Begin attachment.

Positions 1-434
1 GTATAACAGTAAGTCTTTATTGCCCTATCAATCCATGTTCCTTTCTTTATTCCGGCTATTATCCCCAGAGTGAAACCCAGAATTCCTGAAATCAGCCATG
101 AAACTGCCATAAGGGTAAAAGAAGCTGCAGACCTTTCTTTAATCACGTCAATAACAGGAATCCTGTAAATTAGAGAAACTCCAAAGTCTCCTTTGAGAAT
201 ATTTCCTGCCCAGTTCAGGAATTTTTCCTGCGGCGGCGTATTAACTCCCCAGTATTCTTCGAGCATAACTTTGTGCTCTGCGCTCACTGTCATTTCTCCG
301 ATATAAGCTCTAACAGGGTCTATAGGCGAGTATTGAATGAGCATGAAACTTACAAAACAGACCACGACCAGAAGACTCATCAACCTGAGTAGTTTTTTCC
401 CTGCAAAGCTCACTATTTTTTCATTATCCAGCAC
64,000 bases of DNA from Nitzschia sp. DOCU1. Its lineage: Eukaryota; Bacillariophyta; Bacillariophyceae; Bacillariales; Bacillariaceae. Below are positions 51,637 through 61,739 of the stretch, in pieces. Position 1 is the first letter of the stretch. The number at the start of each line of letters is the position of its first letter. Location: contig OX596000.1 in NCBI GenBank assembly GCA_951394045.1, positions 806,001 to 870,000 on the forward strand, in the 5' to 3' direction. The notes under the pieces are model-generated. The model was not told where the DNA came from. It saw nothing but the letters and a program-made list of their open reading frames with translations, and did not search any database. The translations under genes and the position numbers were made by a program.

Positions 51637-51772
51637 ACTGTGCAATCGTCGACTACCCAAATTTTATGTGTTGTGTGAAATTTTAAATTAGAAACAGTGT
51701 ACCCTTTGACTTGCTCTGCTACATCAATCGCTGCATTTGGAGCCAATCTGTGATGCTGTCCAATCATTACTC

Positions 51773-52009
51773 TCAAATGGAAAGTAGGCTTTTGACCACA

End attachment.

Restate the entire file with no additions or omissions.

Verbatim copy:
Positions 1-434
1 GTATAACAGTAAGTCTTTATTGCCCTATCAATCCATGTTCCTTTCTTTATTCCGGCTATTATCCCCAGAGTGAAACCCAGAATTCCTGAAATCAGCCATG
101 AAACTGCCATAAGGGTAAAAGAAGCTGCAGACCTTTCTTTAATCACGTCAATAACAGGAATCCTGTAAATTAGAGAAACTCCAAAGTCTCCTTTGAGAAT
201 ATTTCCTGCCCAGTTCAGGAATTTTTCCTGCGGCGGCGTATTAACTCCCCAGTATTCTTCGAGCATAACTTTGTGCTCTGCGCTCACTGTCATTTCTCCG
301 ATATAAGCTCTAACAGGGTCTATAGGCGAGTATTGAATGAGCATGAAACTTACAAAACAGACCACGACCAGAAGACTCATCAACCTGAGTAGTTTTTTCC
401 CTGCAAAGCTCACTATTTTTTCATTATCCAGCAC
64,000 bases of DNA from Nitzschia sp. DOCU1. Its lineage: Eukaryota; Bacillariophyta; Bacillariophyceae; Bacillariales; Bacillariaceae. Below are positions 51,637 through 61,739 of the stretch, in pieces. Position 1 is the first letter of the stretch. The number at the start of each line of letters is the position of its first letter. Location: contig OX596000.1 in NCBI GenBank assembly GCA_951394045.1, positions 806,001 to 870,000 on the forward strand, in the 5' to 3' direction. The notes under the pieces are model-generated. The model was not told where the DNA came from. It saw nothing but the letters and a program-made list of their open reading frames with translations, and did not search any database. The translations under genes and the position numbers were made by a program.

Positions 51637-51772
51637 ACTGTGCAATCGTCGACTACCCAAATTTTATGTGTTGTGTGAAATTTTAAATTAGAAACAGTGT
51701 ACCCTTTGACTTGCTCTGCTACATCAATCGCTGCATTTGGAGCCAATCTGTGATGCTGTCCAATCATTACTC

Positions 51773-52009
51773 TCAAATGGAAAGTAGGCTTTTGACCACA